At more than six feet, he sashays onto the stage in a fishnet top, slightly slipping corset, platform heels and spiky pink hair.
In the latest re-incarnation of the Rocky Horror Show lead character and mad scientist Frank-N-Furter works his wacky magic at the No Square Theatre, supported by a cast of 11 fellow actors and directed by Joe Lauderdale.
No Square’s artistic director Bree Burgess Rosen has brought the cult classic back to the small stage at Legion Hall after a five-year hiatus. “We don’t like to repeat anything but there were lots of requests to do it again and it’s still just silly, bawdy, even raunchy fun. Who does not like that?” she said.
The show revolves around an engaged young couple forced to take refuge in a dilapidated castle when their car breaks down. They encounter Frank-N-Furter, a retinue of crazy servants and are drawn into an outré way of life that includes Rocky, a muscle man prancing around in gold skivvies, sex and murder garnished by raunchy mayhem.
Jeff Paul, by day the director of the musical theatre conservatory at the Orange County School for the Arts in Santa Ana, embodies the mad scientist.
Paul, 59, noted that he had never played a role like this. “As an actor, I
am challenged by the physicality and the style of the character. I haven’t done a lot of rock-flavored material, and I’m not much of a dancer, but choreography has disguised that,” he explained.
Ellen Prince gets credit for the choreography; Christopher Smith and Joe Mulroy for vocal and music direction.
“As part of the ensemble, I try anything, high heels, corsets, it’s all part of the fun,” Paul said.
As teacher and role model to young performers facing similar challenges, he advises, “prepare, prepare, prepare. Be part of the ensemble and treat everyone well.”
Rosen said the show is aimed at a broad age range and the cast, starting at age 18, reflects that. It includes recent Laguna Beach High School graduates Bailey Jaeger, Noah Pattilo and Zane Fair,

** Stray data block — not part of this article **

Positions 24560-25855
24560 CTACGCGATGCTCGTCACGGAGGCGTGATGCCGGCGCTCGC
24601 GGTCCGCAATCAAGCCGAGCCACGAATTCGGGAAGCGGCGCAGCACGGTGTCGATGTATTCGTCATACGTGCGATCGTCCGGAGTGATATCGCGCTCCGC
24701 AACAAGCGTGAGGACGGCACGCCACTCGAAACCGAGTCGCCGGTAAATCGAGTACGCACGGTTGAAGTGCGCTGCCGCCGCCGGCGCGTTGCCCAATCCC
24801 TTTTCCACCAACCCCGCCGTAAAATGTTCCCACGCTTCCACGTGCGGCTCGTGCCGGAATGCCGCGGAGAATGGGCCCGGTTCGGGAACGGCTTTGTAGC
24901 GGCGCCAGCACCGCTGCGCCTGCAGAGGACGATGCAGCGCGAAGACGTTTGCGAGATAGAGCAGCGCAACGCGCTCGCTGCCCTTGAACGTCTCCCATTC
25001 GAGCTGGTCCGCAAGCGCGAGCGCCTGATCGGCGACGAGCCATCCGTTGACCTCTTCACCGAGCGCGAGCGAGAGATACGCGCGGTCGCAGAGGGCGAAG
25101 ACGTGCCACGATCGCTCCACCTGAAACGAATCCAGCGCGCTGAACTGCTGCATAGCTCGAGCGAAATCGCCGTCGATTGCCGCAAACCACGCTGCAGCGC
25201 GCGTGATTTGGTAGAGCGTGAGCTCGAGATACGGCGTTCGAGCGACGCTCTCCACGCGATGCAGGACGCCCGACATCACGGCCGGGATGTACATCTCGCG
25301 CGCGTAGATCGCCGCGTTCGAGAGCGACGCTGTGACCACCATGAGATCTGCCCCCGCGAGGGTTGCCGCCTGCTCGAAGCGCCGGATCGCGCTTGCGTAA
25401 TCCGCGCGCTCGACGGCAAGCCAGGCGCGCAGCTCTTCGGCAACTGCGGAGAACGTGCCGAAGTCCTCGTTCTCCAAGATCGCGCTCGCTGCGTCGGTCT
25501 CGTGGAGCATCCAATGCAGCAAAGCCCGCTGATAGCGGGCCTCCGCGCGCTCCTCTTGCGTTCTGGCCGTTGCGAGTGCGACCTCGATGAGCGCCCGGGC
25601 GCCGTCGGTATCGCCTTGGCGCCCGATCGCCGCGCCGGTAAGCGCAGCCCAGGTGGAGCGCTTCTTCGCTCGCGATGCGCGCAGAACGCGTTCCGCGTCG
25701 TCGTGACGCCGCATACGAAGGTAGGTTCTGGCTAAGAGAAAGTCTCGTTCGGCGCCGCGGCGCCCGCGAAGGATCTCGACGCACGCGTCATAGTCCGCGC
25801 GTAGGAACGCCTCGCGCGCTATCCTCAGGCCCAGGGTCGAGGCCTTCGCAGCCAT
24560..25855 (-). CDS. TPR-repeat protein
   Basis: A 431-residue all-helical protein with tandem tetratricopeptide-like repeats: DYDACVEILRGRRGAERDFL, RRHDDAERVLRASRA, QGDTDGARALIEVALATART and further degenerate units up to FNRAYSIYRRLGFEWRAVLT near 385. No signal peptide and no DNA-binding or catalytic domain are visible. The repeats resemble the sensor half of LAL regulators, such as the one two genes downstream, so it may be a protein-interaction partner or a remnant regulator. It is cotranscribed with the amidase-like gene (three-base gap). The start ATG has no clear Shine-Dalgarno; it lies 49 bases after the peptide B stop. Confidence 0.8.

Jaeger, 18, professes no interest in a stage career, but who will enter her father’s alma mater, Notre Dame University, in the fall majoring in neuroscience. “I’ve always been interested in how the brain works and, for some time had considered criminal psychology or regular psychology,” she said.
While Jaeger had no theater experience in high school, she took advanced chemistry and math and independent chemical research. She credits her mother, a dancer and actress, for instilling a love of singing.
“Bree was my voice teacher when I was a freshman in high school and she gave me confidence to perform. Joining No Square Theatre gave me wings,” she said. The youngest of three siblings, she has shelved her earlier ambition to become both a Broadway star and an inventor–for now.
Meanwhile, Lauderdale and Rosen point out that “they had a grand time throwing money at the old Legion Hall.” The place now holds 100 seats, boasts $12,000 worth of LED lighting and shiny black ceilings, a larger stage, new curtains and other new amenities.
The show, running over three weekends through Aug. 9, will cost $39,000 to produce, including the cost of musicians and royalty payments. Rosen estimates $23,000 in ticket sales.
Middle-aged chronologically but not in spirit, Rosen and Lauderdale label the show that became a cultural phenomenon as PG-14 rated. Audience members are encouraged to come in costume.
Where: No Square Theatre in Legion Hall, 384 Legion St.
When: Friday, Saturday and Sunday, July 31-Aug. 2, Aug. 7-9, 7:30 p.m.